According to recent reports, Amazon is developing a new workplace social media platform where employees can acknowledge each other’s work and send encouraging messages in posts called “Shout Outs.” Dave Clark, Amazon’s head of worldwide consumer business, cites the platform as a method to improve employee happiness and increase retention rates. Assuming that Amazon used previous research or conducted an internal statistical study that indicated increasing employee recognition increases retention rates, the next step is logical. Let’s build a platform that encourages employees to give each other “Shout Outs!” Sounds great, right? Here is a perfect example of applying People Analytics to facilitate change.
While the “Shout Out” platform sounds nice in theory, it becomes less attractive considering Amazon’s plan for implementation. A document summarizing the program states, “We want to lean towards being restrictive on the content that can be posted to prevent a negative associate experience.” In practice, this means that managers will have the authority to report any “Shout Out” they deem offensive. Additionally, Amazon plans to implement NLP technology to detect negative sentiments and the presence of trigger words to help filter inappropriate “Shout Outs.” This is where our notion of a perfect application of People Analytics breaks down, and our ethical conflict arises.
Within their data-driven solution, Amazon plans to suppress employee interaction that is meant to be one-to-one (Clark suggested the experience to be more like a dating app than an open Slack form). Although the censorship of any content is an ongoing topic of debate, things get strange fast with Amazon’s “Shout Out” platform. First, among the list of trigger words reported by The Intercept are “Union,” “Living Wage,” “Representation,” “Ethics,” “Fairness,” and other similar terms. Second, “Shout Outs” are planned to be tied into Amazon’s gamification program which incentivizes employees with digital rewards, like stars and badges, for engaging more with their work and increasing efficiency. I might be breaking out my tinfoil hat, or I might be a reasonable skeptic. However, this technology would give Amazon the capability to use the gamification program to encourage employees to send Amazon-accepted “Shout Outs” and compete for stars while using the new platform to identify and suppress employees who advocate for Amazon-unaccepted social/work-related issues.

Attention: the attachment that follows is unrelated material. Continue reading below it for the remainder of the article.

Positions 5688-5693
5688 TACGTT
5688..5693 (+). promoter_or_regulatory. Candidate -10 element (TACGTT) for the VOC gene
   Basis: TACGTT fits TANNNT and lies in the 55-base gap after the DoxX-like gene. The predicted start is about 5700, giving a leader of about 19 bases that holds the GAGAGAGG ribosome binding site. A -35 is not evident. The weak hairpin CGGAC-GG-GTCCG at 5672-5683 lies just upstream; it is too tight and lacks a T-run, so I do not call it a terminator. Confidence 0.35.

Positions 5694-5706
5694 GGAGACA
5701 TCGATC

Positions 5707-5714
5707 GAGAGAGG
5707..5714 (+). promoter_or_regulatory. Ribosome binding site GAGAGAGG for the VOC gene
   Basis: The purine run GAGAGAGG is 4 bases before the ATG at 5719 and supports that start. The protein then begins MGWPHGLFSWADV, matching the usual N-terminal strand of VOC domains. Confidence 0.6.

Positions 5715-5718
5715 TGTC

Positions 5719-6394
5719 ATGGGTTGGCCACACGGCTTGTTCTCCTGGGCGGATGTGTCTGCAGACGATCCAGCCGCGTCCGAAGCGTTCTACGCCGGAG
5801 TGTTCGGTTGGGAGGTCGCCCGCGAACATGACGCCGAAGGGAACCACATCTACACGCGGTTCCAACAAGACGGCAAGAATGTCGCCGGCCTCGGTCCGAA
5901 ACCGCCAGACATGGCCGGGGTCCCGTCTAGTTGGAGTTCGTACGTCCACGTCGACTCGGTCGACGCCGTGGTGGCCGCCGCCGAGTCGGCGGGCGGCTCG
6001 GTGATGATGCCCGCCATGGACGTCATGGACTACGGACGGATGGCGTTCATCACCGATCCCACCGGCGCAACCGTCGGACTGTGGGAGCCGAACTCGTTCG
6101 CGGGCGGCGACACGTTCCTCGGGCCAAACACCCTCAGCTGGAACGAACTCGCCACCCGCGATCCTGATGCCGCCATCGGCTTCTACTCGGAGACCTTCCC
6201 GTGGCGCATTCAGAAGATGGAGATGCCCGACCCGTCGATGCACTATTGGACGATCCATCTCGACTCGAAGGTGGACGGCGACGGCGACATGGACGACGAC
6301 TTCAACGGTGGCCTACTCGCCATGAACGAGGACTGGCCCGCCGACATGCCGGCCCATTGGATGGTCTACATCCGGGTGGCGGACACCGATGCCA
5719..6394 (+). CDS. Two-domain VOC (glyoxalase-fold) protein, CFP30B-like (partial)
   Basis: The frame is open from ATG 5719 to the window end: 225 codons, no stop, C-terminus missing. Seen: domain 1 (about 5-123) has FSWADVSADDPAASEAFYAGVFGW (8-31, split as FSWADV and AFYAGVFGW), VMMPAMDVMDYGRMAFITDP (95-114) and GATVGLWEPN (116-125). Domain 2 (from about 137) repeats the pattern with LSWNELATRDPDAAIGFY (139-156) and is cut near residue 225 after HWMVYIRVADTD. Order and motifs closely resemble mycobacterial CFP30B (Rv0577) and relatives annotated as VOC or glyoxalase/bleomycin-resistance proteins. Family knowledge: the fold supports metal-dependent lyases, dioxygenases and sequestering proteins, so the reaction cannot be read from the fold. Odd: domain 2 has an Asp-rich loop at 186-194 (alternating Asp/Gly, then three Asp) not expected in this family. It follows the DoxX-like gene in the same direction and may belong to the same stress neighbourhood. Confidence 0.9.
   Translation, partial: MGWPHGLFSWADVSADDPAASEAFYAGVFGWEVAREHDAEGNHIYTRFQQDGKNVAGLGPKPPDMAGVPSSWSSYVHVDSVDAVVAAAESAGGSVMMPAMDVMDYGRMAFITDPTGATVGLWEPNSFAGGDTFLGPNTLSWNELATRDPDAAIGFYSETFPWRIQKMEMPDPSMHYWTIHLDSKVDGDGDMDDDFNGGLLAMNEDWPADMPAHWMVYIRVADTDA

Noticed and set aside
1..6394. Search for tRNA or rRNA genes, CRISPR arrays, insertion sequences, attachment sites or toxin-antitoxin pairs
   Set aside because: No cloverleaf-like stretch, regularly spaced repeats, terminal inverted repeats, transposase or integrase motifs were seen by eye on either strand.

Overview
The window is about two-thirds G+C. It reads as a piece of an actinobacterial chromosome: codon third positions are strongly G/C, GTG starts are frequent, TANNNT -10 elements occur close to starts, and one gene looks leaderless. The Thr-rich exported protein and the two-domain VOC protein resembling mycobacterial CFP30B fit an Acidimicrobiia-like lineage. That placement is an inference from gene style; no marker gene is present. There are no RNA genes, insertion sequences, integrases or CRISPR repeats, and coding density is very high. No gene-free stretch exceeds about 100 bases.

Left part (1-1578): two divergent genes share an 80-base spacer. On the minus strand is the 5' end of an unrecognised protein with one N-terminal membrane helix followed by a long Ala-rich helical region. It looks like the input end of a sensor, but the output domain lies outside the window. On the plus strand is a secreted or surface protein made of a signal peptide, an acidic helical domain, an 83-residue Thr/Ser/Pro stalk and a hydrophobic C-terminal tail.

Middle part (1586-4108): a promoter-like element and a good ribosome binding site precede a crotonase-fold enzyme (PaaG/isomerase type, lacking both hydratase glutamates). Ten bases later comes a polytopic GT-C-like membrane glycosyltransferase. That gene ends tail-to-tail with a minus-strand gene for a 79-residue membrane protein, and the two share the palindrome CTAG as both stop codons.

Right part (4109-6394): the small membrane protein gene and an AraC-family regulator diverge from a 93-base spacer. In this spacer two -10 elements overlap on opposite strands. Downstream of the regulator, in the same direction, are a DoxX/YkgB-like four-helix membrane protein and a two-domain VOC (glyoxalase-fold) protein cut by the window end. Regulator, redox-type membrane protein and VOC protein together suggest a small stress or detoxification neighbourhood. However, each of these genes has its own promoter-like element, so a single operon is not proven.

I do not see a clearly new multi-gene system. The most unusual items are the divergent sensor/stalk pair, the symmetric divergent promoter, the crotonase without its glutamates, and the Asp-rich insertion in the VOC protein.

Is Amazon a wild, Orwellian corporation deadset on crushing unionizers and squeezing every ounce of work out of their employees? Probably not. The previously linked articles have plenty of quotes from Amazon spokespeople providing better context on “Shout Out” suppression, and emphasizing that the project is still in the planning stages and could get scrapped altogether. However, the entire situation raises some interesting questions on how privacy in the workplace and analytic techniques (like NLP) interact. Additionally, how did we get from our perfect application of People Analytics to an evil surveillance platform? I’d argue that the disconnect from sound statistical findings to sound implementation arises in the separation between the analyst and the solution. As practitioners of People Analytics, we ought to put more thought into the second and third-order effects of statistical findings, and anticipate ethical issues that could arise during solution implementation. In my mind, Amazon’s situation reflects exactly why it probably isn’t enough to give “the solution team” a stats report without some solid ethical consideration beforehand.